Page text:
The Cottages at Hickory Crossing are sprawled across 3.5 acres in South Dallas, sporting a community garden, a town hall, yoga classes, and a 24-hour concierge in the campus’ recreational and developmental lodge building. The first residents will begin moving in this October, and all 50 of them will represent daily survivors of the city’s chronic homelessness problem.
CitySquare, a local nonprofit dedicated to combating homelessness in the region, is behind the project, which follows the “housing first” model, an approach that aims to get those in need into stable shelter quickly and then follow up with necessary support services. Residents in Dallas will have access to an on-campus nurse and psychiatrist.
The Dallas Morning News reports that the $6.8 million project will welcome its first residents in late October. The cottages are close to CitySquare’s Opportunity Center, which offers food, reading classes and employment training.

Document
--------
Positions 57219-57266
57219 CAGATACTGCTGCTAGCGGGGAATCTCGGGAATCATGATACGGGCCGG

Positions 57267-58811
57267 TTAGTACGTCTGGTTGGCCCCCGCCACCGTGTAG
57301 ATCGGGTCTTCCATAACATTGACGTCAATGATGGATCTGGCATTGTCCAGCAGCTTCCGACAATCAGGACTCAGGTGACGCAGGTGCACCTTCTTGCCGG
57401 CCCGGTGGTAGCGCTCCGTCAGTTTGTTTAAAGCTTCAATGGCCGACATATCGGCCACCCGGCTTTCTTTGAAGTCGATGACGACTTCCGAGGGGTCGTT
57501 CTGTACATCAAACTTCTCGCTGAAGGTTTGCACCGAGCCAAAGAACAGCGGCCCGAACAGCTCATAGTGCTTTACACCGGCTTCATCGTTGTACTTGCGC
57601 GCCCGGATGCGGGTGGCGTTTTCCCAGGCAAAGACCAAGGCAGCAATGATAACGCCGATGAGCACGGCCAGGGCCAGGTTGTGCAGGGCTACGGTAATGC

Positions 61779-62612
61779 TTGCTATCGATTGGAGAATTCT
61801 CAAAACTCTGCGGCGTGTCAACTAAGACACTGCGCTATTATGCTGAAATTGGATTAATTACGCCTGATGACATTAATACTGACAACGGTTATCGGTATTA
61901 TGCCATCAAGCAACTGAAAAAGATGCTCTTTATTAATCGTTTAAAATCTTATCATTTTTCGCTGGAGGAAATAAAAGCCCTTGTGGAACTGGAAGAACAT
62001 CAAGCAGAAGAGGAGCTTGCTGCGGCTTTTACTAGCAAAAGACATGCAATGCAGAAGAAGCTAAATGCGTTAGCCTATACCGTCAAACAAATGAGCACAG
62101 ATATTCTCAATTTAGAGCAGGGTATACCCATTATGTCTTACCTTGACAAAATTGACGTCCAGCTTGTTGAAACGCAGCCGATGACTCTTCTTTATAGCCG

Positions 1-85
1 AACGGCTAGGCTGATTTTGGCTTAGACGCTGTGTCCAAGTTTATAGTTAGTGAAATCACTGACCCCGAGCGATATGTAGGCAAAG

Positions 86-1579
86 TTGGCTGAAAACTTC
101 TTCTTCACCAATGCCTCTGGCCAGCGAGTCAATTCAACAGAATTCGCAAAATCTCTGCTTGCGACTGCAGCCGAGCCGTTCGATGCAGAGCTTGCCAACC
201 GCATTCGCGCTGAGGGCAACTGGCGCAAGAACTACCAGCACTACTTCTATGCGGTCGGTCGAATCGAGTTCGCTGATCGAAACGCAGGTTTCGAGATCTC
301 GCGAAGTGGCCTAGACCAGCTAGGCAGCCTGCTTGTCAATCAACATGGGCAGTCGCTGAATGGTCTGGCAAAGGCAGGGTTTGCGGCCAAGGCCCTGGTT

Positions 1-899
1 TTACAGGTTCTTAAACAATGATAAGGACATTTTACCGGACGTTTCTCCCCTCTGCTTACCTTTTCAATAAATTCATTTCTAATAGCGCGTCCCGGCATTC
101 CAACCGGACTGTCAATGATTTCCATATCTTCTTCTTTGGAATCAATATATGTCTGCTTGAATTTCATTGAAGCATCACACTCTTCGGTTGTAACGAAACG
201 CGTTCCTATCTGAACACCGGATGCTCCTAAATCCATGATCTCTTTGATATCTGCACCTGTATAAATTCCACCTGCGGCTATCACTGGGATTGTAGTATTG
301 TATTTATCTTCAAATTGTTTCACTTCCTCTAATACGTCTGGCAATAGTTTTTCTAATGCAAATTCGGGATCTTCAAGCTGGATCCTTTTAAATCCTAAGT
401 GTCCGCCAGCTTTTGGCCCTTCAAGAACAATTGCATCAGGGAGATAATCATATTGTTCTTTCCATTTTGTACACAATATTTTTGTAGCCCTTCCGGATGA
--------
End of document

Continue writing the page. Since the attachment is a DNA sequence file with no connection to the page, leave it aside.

From the Morning News:
The $6.8 million housing project is expected to save Dallas County taxpayers thousands of dollars by offering shelter and medical care to the “frequent fliers” of emergency rooms, hospitals and the jail.
Each person who will move into a cottage costs the county more than $40,000 in services per year, said Larry James, chief executive of Dallas nonprofit CitySquare. With a permanent home and a support system, she should cost the county less than $15,000.
The Dallas effort echoes a holistic, design-driven approach to sheltering people experiencing homelessness and struggling with mental illness, addiction, poverty or isolation. The Star apartment building in Los Angeles, a beautiful, modern high-rise that houses 100 people from Skid Row’s streets, has drawn attention to that area’s homeless population. New York’s Common Ground takes similar measures to provide transitional housing and job placement initiatives.
Marielle Mondon is an editor and freelance journalist in Philadelphia. Her work has appeared in Philadelphia City Paper, Wild Magazine, and PolicyMic. She previously reported on communities in Northern Manhattan while earning an M.S. in journalism from Columbia University.